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Nature conservation

Nature conservation

Clean oceans

150 million tonnes of plastic waste in our oceans is enough! What politicians, businesses and consumers can do to achieve clean oceans.

Infographic on KfW's commitment to reduce plastic waste

1. KfW's commitment

KfW Group works towards clean oceans in two areas. In partnership with the Clean Oceans Initiative, the European Investment Bank and French development bank AFD, it works on waste and waste water projects in emerging and developing countries.

Promoting a circular economy is intended to support Europe's transition to an economy that conserves resources. Less waste will be produced in future with this approach.

2. Political action

The EU wants to reduce the amount of plastic waste entering the oceans – with legislative measures and investments. To this end, the European Commission published its Strategy for Plastics in a Circular Economy in 2018, grouping all its measures into four categories:

3. Consumer behaviour

Germany is the European champion when it comes to producing packaging waste. Citizens produce an average of 220 kilos per capita per year – including around 25 kilos of plastic. Each individual can do a great deal to reduce the amount of plastic. But a change in behaviour requires a change in thinking. Environmental organisations are doing important educational work in this respect, which has led to many consumers feeling motivated to change their habits. The six opportunities for action to deal with plastic are:

Alternative packaging materials

4. Technical innovations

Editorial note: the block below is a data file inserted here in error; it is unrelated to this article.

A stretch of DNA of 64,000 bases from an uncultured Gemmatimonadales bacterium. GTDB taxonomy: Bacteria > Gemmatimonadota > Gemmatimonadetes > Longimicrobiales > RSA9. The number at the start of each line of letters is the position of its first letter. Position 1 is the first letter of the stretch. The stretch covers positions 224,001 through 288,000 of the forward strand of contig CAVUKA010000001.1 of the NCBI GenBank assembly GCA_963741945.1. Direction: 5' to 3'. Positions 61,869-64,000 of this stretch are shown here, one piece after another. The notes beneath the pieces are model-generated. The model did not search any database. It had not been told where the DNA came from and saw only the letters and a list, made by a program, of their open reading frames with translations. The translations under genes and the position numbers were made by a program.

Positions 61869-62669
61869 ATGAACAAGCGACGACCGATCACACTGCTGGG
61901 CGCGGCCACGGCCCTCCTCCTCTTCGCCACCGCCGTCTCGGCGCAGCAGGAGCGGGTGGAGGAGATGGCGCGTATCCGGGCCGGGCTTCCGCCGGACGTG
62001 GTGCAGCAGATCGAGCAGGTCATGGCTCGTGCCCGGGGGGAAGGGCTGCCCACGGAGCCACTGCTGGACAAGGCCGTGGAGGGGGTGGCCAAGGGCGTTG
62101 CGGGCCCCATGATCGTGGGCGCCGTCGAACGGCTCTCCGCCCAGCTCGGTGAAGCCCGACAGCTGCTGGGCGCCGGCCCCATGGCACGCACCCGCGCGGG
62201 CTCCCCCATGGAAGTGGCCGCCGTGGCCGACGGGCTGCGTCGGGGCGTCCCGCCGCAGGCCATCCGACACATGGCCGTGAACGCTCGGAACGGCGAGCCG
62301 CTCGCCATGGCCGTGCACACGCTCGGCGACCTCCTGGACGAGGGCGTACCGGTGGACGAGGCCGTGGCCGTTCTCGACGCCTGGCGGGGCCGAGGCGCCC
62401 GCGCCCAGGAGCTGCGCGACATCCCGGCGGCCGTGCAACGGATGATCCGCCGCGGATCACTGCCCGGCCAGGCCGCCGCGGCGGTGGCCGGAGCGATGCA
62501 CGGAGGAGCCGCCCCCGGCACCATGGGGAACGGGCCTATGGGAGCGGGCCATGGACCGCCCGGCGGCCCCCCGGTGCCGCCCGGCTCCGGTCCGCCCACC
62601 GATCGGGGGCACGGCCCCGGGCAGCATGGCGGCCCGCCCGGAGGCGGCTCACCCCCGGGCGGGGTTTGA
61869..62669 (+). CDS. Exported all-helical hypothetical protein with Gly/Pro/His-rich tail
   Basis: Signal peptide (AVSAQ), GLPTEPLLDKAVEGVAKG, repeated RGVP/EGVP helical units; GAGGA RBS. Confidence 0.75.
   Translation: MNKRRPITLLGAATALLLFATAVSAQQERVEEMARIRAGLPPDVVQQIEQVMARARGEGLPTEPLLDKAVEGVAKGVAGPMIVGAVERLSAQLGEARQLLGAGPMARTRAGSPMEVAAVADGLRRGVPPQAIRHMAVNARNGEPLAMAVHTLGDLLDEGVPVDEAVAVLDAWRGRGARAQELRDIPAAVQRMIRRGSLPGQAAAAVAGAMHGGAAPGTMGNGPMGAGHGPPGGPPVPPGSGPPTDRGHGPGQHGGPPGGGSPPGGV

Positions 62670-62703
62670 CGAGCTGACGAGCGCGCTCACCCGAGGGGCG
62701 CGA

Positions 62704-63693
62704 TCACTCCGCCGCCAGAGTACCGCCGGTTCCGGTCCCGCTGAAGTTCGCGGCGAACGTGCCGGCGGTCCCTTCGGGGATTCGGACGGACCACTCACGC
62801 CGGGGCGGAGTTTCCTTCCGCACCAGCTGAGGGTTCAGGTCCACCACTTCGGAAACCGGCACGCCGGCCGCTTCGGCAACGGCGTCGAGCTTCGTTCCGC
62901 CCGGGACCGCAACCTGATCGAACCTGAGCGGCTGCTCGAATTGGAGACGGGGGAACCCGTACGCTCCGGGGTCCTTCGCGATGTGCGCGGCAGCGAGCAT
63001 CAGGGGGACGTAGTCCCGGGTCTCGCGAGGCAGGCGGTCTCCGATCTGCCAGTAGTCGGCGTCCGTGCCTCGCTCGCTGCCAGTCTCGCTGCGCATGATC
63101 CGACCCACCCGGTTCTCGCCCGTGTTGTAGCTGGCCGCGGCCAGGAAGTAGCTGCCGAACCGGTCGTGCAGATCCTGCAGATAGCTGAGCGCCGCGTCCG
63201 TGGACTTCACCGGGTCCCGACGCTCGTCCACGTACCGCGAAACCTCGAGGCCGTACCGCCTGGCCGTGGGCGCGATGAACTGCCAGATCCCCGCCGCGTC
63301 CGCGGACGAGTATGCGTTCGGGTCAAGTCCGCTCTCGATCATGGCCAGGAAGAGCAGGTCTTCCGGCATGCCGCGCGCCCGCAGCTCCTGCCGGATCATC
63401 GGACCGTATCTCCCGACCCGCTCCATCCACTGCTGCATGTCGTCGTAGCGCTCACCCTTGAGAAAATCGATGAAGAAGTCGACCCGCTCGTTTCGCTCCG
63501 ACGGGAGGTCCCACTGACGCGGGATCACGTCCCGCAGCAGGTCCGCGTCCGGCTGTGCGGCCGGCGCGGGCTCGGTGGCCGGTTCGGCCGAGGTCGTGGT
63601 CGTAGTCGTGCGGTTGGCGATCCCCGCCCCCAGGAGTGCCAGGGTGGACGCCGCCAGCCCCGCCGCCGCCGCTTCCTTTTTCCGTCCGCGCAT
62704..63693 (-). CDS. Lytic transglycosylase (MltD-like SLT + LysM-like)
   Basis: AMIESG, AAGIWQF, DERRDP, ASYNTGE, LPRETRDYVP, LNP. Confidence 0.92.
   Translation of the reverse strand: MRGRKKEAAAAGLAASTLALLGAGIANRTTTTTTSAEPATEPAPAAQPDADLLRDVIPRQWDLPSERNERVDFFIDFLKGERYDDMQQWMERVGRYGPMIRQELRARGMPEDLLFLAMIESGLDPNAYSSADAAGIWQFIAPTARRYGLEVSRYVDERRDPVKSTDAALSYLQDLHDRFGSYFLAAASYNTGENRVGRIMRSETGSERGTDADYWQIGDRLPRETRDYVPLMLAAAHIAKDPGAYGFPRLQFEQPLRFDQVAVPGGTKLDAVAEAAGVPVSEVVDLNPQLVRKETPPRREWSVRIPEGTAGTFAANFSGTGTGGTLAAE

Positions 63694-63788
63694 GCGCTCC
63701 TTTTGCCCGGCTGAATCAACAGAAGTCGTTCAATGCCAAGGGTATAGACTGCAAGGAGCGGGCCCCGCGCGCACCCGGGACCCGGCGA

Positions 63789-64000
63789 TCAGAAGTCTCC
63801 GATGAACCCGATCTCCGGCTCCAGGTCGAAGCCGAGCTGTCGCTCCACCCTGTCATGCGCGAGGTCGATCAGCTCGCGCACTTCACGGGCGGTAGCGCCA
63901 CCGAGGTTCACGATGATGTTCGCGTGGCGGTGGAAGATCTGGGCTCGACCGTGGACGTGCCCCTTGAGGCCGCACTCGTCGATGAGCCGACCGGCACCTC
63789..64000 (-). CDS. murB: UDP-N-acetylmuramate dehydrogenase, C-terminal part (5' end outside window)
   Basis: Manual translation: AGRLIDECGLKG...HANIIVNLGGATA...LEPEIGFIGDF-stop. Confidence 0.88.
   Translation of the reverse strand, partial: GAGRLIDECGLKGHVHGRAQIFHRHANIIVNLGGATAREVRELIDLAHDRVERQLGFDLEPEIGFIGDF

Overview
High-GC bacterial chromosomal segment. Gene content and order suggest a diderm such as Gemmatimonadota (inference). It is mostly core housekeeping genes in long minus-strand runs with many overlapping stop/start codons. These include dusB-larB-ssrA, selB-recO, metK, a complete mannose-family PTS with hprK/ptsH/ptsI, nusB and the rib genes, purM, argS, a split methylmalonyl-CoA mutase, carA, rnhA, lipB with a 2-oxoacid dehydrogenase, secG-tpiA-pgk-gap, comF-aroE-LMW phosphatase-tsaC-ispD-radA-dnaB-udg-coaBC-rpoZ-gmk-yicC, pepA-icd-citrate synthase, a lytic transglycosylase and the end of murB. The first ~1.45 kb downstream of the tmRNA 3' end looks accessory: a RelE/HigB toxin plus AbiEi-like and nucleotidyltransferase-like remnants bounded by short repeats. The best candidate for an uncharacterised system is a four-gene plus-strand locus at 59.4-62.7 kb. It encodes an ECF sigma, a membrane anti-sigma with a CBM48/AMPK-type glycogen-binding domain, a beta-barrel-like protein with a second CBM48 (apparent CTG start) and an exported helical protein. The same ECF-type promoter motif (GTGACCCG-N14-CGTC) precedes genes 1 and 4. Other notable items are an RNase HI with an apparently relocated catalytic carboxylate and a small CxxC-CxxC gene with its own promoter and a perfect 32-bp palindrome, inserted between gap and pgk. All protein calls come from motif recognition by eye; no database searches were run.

Alternative packaging materials are needed so that new plastic is not created in the first place. North German start-up Superseven, which won the KfW Entrepreneurs’ Award in 2018, produces compostable cellulose film from timber under the brand name Repaq. Sven und Katja Seevers’ idea is often the centre of attention at trade fairs.

Eduardo Gordillo had another good idea for plastic alternatives. He manufactures disposable tableware made from compostable crop waste. “Any product can be reused, if it is designed that way from the start,” Gordillo says. His start-up Bio-Lutions was co-financed by KfW subsidiary DEG.

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This article was published in the spring/summer 2019 issue of CHANCEN magazine “Wir sind Europa”.

To German edition

Published on KfW Stories: Thursday, 23 May 2019













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All United Nations member states adopted the 2030 Agenda in 2015. At its heart is a list of 17 goals for sustainable development, known as the Sustainable Development Goals (SDGs). Our world should become a place where people are able to live in peace with each other in ways that are ecologically compatible, socially just, and economically effective.